Hope Duncan grew up learning to knit, sew, crochet, embroider, spin, metal smith, and wood turn. “Both my granddads were engineers and technical teachers,” she says. “I feel that I have inherited their love of examining machine workings, mastering techniques and problem solving, along with their hunger for knowledge.”
It had always been Hope’s aim to work with rural communities in a role where she could utilise these skills, and in 2017 she graduated with a degree in Occupational Therapy. “However, on graduation, I decided I wanted to spend some hands-on time creating,” Hope explains. “I felt my degree had satisfied my desire for academic challenge, but I still had a deep desire to create – so I enrolled for the Graduate Diploma in Visual Arts.”
One of the real benefits of attending the Dunedin School of Art has been the opportunities to receive feedback on her creations from a variety of sources. In 2017, Hope received invaluable feedback from people working in the textile and design industry, after she was ‘highly commended’ at the ECC Craft and Design awards. She has also appreciated the chance to discuss her works, and the international art world, with visiting Artists in Residence.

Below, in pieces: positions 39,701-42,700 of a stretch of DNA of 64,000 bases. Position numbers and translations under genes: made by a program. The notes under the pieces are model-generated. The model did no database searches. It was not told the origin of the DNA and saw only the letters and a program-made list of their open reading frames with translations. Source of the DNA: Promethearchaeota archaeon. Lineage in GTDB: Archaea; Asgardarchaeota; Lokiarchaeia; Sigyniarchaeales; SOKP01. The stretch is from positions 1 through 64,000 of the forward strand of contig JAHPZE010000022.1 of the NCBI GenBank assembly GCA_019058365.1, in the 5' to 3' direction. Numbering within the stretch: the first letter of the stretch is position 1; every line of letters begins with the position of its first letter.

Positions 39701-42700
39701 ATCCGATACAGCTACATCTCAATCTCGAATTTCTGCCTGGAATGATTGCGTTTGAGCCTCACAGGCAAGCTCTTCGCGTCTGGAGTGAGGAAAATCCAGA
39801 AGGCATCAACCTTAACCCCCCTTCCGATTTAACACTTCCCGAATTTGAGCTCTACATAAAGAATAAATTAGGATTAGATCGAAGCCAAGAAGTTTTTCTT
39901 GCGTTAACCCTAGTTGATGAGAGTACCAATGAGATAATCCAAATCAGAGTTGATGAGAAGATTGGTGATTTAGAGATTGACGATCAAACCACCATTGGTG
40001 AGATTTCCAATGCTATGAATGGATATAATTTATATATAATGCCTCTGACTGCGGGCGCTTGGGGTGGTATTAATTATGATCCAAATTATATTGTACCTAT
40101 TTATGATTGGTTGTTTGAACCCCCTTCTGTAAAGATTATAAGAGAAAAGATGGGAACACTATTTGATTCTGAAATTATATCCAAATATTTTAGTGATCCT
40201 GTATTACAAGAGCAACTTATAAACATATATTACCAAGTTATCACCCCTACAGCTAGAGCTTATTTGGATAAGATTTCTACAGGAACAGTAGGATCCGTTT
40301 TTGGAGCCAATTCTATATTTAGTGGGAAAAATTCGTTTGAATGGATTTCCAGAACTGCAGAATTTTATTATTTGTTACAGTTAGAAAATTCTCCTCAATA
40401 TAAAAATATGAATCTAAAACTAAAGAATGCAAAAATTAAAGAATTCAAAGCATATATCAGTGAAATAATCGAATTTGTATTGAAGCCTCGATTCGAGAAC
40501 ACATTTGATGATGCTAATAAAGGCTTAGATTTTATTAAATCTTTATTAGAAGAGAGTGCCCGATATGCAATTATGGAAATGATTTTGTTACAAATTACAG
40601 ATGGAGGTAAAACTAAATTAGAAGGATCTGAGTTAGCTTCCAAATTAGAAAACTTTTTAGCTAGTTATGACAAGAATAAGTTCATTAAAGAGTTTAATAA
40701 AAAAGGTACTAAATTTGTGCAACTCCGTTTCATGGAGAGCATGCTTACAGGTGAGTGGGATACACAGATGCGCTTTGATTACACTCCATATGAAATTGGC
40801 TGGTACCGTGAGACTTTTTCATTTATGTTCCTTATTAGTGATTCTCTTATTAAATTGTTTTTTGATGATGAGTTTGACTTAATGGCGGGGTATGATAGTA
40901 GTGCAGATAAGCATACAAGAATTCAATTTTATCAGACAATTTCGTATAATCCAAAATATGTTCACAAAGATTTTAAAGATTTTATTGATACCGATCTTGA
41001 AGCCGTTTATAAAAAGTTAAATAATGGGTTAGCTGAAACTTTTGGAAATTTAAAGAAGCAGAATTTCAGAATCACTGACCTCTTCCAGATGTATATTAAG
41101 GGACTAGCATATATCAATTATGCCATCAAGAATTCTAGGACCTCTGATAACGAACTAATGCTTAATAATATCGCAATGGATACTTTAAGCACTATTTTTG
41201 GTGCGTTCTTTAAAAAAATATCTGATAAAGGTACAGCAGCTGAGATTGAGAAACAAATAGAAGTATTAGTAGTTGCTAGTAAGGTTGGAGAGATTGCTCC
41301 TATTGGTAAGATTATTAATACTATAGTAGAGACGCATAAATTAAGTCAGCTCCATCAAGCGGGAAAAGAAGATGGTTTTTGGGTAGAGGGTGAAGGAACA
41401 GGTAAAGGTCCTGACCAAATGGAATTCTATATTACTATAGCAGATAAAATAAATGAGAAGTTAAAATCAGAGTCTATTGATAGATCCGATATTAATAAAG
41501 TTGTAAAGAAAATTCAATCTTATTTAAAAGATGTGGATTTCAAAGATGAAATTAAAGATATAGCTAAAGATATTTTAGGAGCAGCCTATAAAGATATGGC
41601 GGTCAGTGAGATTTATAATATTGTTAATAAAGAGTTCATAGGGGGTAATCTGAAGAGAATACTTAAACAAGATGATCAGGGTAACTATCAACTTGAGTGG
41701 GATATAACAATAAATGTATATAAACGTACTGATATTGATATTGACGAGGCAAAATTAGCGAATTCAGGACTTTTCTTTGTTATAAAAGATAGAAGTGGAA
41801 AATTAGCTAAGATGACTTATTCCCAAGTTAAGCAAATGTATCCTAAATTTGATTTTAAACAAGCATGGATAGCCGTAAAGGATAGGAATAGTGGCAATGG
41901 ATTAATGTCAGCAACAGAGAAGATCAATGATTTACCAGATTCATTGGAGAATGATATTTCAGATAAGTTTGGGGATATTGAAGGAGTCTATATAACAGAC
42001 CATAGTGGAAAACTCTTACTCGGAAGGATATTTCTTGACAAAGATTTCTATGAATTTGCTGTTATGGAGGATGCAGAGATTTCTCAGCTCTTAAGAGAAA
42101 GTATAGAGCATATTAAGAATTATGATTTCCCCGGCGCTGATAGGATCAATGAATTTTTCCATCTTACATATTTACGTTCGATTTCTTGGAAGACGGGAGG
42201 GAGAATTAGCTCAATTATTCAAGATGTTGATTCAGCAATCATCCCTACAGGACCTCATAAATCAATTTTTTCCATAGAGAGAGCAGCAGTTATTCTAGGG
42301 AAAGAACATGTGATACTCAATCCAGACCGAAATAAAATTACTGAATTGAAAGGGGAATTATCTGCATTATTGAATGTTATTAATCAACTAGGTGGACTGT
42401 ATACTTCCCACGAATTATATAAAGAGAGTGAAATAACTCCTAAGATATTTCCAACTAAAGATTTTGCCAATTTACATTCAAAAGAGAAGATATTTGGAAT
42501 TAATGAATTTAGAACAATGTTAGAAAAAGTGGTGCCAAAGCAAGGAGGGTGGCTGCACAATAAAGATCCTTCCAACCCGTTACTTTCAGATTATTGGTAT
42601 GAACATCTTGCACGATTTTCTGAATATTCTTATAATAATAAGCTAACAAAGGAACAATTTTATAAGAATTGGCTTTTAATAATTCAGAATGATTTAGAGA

Hope recently partnered with Dunedin scientist Dr Christina McGraw to create a piece of art based on Dr McGraw’s research into ocean acidification. They decided upon the idea of creating a ‘jellyfish’, and the work was exhibited at the Arts and Oceans exhibition.
“The jellyfish was constructed from materials that form a possible solution to part of our waste production problem,” Hope says. “It’s hoped that the beauty of this piece reminds the viewer of what an incredible marine world we have and gets them thinking about what they can do to help preserve it.”